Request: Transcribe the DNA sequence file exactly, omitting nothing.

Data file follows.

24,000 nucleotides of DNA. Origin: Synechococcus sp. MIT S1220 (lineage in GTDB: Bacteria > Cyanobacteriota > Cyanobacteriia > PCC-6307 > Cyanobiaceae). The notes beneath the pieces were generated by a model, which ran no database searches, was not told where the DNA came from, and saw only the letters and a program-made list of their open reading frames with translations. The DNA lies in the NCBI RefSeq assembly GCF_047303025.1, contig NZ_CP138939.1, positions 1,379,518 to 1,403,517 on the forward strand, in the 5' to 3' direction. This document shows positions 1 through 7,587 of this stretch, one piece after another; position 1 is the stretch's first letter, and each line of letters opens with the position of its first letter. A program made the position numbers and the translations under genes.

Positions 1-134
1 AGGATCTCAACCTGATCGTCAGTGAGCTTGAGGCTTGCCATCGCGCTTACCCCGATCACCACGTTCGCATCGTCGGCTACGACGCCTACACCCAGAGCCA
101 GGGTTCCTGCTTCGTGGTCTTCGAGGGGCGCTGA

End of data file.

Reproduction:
24,000 nucleotides of DNA. Origin: Synechococcus sp. MIT S1220 (lineage in GTDB: Bacteria > Cyanobacteriota > Cyanobacteriia > PCC-6307 > Cyanobiaceae). The notes beneath the pieces were generated by a model, which ran no database searches, was not told where the DNA came from, and saw only the letters and a program-made list of their open reading frames with translations. The DNA lies in the NCBI RefSeq assembly GCF_047303025.1, contig NZ_CP138939.1, positions 1,379,518 to 1,403,517 on the forward strand, in the 5' to 3' direction. This document shows positions 1 through 7,587 of this stretch, one piece after another; position 1 is the stretch's first letter, and each line of letters opens with the position of its first letter. A program made the position numbers and the translations under genes.

Positions 1-134
1 AGGATCTCAACCTGATCGTCAGTGAGCTTGAGGCTTGCCATCGCGCTTACCCCGATCACCACGTTCGCATCGTCGGCTACGACGCCTACACCCAGAGCCA
101 GGGTTCCTGCTTCGTGGTCTTCGAGGGGCGCTGA